And this is all we know of the mystery. I almost fancy can hear old Lennard saying, as he concluded his story, given with very ill-grace, ”Ya knaw it’s yan o’ them things ’at nivver neeabody could mak’ ow’t on, an’ some on it Ah’ve forgitten. Bud, then, Ah deean’t aim ‘at Ah ivver did know all on’t; ya see, it’s seea lang sen it all teeak place.”24“You know, it’s one of those things that nobody could ever figure out, and some of it I’ve forgotten. But then, I don’t claim that I ever knew all of it; you see, it’s been so long since it all took place.” “But,” said I, “was there never any idea what had become of the old pedlar?” “Whya, aye, Ah deea call ti mind at some aimed what it war alt a plot an’ a plan ti modder t’ au’d chap, an’ git all his brass frev him. Ya ken Indson so ’ranged it, that Tommy gan on t’ moor the very time when it was his round for collecting in what folk war awing on him, an’ it war knawn ‘at he wad ’ev a gay bit o’ brass on him when climm’d t’ banks. Neea doot Indson ’ed ‘ranged wi’ chaps ti modder t au’d feller, an’ neen doot tha made off wiv his body an’ sided it oot o’ t’ road.”25“Well, yes, I do recall at some point what it was all a plot and a plan to deceive the old man and get all his money from him. You know, Indson arranged it in such a way that Tommy went onto the moor exactly when it was his turn to collect the debts people owed him. It was known that Tommy would have a considerable amount of money on him when he climbed the banks. Undoubtedly, Indson had arranged with some guys to deceive the old man, and without a doubt, they took his body and disposed of it out of the way.” In this, as is many other of our decaying dale legends and stories, much is retained which, no doubt, one time led up to the most striking incidents of the whole story, but which, now told, are longer connecting links, and could, without any loss to the story itself, be omitted, because the incident itself has, through time, been forgotten. Instance the stealing of the skirts and garter, followed by what seems have been a deliberate lie told to the priest. Even the visit of these two, which, at one time, must have been the main event in the story, now plays such an insignificant part, that it might well be left out. It only leads one to imagine what the story may have been; but we can only imagine—it is lost.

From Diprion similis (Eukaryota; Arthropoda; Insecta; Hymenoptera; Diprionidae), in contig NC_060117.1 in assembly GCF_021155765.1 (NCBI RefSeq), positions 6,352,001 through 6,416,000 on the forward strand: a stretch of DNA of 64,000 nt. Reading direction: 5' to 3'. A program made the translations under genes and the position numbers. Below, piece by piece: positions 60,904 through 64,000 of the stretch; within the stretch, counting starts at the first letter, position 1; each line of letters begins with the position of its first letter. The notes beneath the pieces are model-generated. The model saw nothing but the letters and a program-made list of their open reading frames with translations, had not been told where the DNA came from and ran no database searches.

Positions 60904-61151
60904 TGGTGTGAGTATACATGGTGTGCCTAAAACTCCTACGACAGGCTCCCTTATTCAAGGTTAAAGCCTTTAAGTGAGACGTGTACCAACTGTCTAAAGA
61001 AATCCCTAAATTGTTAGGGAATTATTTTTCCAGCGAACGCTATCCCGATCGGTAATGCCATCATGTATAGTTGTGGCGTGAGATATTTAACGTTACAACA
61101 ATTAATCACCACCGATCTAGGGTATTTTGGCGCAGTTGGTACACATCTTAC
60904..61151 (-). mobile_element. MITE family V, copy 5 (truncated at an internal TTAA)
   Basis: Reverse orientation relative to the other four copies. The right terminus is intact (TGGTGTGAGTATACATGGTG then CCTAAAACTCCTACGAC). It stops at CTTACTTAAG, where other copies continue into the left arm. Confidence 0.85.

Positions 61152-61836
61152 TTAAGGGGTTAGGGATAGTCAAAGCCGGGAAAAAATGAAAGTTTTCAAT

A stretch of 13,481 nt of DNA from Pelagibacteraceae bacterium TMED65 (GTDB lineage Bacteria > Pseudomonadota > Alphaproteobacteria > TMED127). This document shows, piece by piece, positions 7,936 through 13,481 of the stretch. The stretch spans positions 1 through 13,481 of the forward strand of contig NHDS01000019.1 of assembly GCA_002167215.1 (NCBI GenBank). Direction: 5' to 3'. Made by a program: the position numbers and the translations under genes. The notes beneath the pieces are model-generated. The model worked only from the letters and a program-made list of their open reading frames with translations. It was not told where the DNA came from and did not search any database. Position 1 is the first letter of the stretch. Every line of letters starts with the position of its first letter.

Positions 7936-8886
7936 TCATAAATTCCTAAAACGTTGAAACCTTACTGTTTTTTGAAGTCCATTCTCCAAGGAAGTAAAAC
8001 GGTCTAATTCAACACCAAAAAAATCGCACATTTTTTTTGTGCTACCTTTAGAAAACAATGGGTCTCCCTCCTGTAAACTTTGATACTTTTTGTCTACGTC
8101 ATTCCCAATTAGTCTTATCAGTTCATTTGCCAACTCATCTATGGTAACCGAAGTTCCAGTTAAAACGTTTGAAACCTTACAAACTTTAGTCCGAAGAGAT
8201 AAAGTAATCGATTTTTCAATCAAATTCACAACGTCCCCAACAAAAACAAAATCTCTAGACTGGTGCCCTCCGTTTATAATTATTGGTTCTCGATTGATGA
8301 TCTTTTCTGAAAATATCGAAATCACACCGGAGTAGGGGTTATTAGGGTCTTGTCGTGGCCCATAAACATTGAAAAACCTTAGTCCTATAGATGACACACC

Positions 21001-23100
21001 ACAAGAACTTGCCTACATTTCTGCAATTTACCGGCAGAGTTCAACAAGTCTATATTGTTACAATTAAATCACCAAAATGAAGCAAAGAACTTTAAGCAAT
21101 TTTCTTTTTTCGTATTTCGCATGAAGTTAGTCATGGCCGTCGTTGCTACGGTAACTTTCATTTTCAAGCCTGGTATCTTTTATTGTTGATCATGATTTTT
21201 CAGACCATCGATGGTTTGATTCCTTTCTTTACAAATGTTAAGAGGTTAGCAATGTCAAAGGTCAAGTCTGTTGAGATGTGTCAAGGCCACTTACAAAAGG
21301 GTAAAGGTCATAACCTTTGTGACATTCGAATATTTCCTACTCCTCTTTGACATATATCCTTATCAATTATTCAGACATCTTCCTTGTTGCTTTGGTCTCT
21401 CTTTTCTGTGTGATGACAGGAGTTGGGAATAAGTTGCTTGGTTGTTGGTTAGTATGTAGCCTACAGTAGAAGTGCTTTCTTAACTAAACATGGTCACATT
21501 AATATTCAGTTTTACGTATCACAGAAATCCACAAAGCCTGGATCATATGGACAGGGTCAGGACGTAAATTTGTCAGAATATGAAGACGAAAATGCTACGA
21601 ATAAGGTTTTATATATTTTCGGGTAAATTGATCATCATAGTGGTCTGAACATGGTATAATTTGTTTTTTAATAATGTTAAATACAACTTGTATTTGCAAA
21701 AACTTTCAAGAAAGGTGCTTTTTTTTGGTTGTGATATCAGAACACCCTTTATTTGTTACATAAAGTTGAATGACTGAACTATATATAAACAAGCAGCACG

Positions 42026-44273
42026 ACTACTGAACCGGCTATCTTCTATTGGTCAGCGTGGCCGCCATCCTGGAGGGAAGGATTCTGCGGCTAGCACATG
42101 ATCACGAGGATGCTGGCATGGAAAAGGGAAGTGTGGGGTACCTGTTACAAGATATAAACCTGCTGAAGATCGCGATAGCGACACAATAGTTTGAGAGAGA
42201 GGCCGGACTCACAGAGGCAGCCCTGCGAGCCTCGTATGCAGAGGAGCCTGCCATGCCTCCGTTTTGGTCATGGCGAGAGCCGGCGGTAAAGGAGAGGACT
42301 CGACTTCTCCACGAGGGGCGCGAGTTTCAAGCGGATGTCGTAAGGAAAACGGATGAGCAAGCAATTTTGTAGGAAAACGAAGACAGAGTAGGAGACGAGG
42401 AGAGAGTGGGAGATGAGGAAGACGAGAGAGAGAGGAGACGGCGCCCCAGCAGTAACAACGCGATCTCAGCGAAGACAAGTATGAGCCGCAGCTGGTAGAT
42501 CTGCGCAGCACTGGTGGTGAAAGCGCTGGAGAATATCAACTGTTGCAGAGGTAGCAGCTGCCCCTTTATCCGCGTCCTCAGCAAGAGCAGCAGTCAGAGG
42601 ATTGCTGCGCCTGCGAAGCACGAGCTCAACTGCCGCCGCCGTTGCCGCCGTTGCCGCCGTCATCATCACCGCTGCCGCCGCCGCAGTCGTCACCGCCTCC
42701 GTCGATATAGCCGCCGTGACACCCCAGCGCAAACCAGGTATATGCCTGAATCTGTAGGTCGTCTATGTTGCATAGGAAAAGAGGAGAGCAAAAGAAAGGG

- 1‘Tales Our Grandmothers Told. The Weird Mystery Of the Moor. A Guisborough Legend. By Richard Blakeborough. The Following Legend Is | Whitby Gazette | Friday 05 May 1905 | British Newspaper Archive’. 2023. Britishnewspaperarchive.co.uk <https://www.britishnewspaperarchive.co.uk/viewer/bl/0001103/19050505/187/0006> [accessed 2 August 2023]
- 2“told anybody for more than thirty years,”
- 3“It’s a shame that such nice clothes should be left to either get ruined or be torn off by the next group of people who came by.”
- 4A tippet is a piece of clothing worn over the shoulders in the shape of a scarf or cape.
- 5“I almost wonder if Tommy Stevenson never saw her. You say she must have been lying where she was for two or three days. I believe he would have stumbled upon her either while going or coming. Oh! What do you folks think?”
- 7“But,” said one of the bystanders, “other people go with their asses that way.” Tommy said, “Maybe they do, but now that I’ve got the ass, I can arrange a better route than going by the moor.”
- 8“You’re as sharp as a needle, Bobby – you’re as slippery as an eel, Bobby, and as shameless as they make them.”
- 9“What’s the matter with you, Tommy? You seem to get startled whenever anyone mentions anything about that murdered woman,”
- 10“It was quite fortunate for somebody, Tommy, that the thunderstorm came on. It washed away every footprint, you know,”
- 11“You wouldn’t have liked going over to the moor when the dark night came, just like you’ve done, right, Tommy?”
- 12“Do you imply that I killed her?”
- 13“Now, I’ll tell you what, you’ve been picking at me for a while, and I’ve kept quiet about it. But mind you, I’ve had my own thoughts about that dead woman, and it’s this: you’re the one who murdered her, and that’s why you can’t let it go. It’s always weighing on your mind, Bob, that’s what it is.”